CAUTION: Conflicting signals result in confusion. Ensure that your spoken language is congruent with your body language.

FINALLY: Knowing how you want to be perceived, you can equip yourself with a wardrobe of spoken and physical ways of communicating. When your spoken language is congruent with your body language you have the tools to create a powerful impression.

  1.        Don’t blind them with science – unless they’re scientists
  2.        Suit the action to the word, and the word to the action. Suit both to the occasion
  3.        Sack the superfluous – keep it concise

 For more information visit www.kuhnkecommunication.com

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In order to interpret body language accurately you have to notice it first. If you think this sounds pretty obvious, you’re right. And yet some people just don’t pay enough attention to how someone else is behaving. Then they’re surprised when the person tells them he’s unhappy, he’s angry, or he’s packing up and leaving home. ‘But you never told me’, is the response. ‘If you’d paid attention, you’d have realised’, comes the reply.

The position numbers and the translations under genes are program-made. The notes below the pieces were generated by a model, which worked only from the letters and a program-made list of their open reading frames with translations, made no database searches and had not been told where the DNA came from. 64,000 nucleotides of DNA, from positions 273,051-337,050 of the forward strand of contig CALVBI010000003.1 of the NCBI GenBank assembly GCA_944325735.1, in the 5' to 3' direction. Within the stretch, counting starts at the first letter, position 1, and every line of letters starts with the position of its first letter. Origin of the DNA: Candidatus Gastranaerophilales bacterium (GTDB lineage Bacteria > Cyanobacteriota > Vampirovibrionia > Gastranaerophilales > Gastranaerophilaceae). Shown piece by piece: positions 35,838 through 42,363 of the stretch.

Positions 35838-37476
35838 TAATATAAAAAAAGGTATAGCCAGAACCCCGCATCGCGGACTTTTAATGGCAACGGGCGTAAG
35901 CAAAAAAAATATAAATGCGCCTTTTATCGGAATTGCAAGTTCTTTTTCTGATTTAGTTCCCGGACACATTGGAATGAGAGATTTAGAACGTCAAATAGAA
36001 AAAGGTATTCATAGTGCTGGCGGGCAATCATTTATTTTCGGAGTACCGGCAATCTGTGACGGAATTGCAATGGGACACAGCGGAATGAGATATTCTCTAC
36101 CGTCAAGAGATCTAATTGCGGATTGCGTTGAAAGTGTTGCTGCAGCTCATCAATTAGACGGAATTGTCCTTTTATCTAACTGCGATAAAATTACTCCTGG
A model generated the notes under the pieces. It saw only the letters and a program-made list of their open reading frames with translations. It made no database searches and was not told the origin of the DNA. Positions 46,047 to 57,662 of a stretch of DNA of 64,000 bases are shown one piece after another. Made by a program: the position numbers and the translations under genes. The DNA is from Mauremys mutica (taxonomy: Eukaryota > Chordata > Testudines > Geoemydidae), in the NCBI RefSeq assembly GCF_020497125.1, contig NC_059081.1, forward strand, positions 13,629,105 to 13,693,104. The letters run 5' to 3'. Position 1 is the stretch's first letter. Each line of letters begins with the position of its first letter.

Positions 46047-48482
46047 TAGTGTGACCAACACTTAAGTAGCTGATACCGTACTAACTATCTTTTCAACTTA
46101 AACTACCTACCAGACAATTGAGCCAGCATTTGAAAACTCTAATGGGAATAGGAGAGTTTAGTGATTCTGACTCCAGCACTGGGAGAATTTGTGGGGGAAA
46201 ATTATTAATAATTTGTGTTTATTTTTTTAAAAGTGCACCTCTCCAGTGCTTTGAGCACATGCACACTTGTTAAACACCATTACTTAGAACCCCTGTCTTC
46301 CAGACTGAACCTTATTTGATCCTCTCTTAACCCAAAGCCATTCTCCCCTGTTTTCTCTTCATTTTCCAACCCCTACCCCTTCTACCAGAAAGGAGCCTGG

Noticing how people behave is the first step towards understanding. After that you can begin to interpret what their behaviour means. Be careful at this point. The experience observer knows that it takes more than one gesture to convey a message.